Half measures in construction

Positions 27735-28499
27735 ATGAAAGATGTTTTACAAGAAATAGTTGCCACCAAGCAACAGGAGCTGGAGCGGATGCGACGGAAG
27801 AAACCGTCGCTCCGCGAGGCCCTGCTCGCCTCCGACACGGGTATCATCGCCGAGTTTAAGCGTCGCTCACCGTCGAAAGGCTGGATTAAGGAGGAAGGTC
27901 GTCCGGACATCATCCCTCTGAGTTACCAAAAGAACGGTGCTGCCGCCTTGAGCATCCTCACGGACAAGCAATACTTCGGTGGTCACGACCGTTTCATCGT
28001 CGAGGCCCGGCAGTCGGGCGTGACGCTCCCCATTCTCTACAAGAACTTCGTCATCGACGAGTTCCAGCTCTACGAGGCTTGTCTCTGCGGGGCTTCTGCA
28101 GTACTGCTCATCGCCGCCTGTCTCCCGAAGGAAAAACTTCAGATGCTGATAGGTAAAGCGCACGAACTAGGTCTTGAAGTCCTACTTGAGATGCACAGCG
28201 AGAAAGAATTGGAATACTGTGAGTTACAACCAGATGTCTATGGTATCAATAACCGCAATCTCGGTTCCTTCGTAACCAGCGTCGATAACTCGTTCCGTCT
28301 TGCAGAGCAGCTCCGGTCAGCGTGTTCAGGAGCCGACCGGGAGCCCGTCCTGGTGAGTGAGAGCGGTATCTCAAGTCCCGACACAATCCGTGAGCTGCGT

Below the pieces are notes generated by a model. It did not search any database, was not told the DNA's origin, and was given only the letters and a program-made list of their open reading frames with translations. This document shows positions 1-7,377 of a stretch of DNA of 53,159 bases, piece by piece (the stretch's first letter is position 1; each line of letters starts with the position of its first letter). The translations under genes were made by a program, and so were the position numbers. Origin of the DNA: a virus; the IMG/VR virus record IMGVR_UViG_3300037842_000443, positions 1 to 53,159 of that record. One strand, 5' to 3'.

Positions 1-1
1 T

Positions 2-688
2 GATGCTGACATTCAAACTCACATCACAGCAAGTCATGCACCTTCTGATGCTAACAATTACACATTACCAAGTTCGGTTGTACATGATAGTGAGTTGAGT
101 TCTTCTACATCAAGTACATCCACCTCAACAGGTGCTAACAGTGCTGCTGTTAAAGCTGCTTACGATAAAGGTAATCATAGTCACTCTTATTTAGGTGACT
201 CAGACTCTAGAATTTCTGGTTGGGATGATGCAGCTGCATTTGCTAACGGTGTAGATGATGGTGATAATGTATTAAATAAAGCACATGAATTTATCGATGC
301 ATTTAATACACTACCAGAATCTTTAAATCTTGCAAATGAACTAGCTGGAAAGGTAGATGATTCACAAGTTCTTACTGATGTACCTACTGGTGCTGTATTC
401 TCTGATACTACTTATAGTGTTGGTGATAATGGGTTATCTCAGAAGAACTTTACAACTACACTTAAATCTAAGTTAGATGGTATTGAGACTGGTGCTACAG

Without doubt the whole plan for «tidying up» the mess of illegally closed spaces was dictated by the need for fast cash. It would be a good development if we saw the same «humble» motive leading to changes in other longstanding problems in construction and city planning. At this point we need practical solutions without loopholes, and it is on the basis of this criterion that we need to evaluate the most recent law presented by Public Works and Environment Minister Giorgos Souflias. The vast majority of spaces intended as balconies have been illegally closed off and fines levied only in the very few cases where official complaints were submitted. The widespread violation of a law is unequivocal proof that it has failed and should be changed. As a rule, open areas are closed off by the same people who create them, yet the blame is imputed exclusively to buyers. The legislator who originally drafted the law came down hard on the buyer and let the construction companies get off scot-free, and they naturally went on to do the exact same thing on their next construction. You can bet that they would think twice if they too were held liable. The state was faced with three choices: first, to ignore the problem. The second was to expend a great deal of time and money in order to ensure that every illegally closed space is opened up once more by the threat of extremely high fines. The government chose the third option: accepting the reality of the situation and trying to restore some semblance of order. It could be the right choice if it included assurances that the problem will not be repeated, as was the case with buildings that were illegally constructed outside town limits. Souflias’s measures to curb the illegal closure of open spaces seem to fall short of the mark. Maybe it would be better all around if these spaces were simply incorporated in the building coefficient. Such a measure would undoubtedly close the window of opportunity for exploiting loopholes.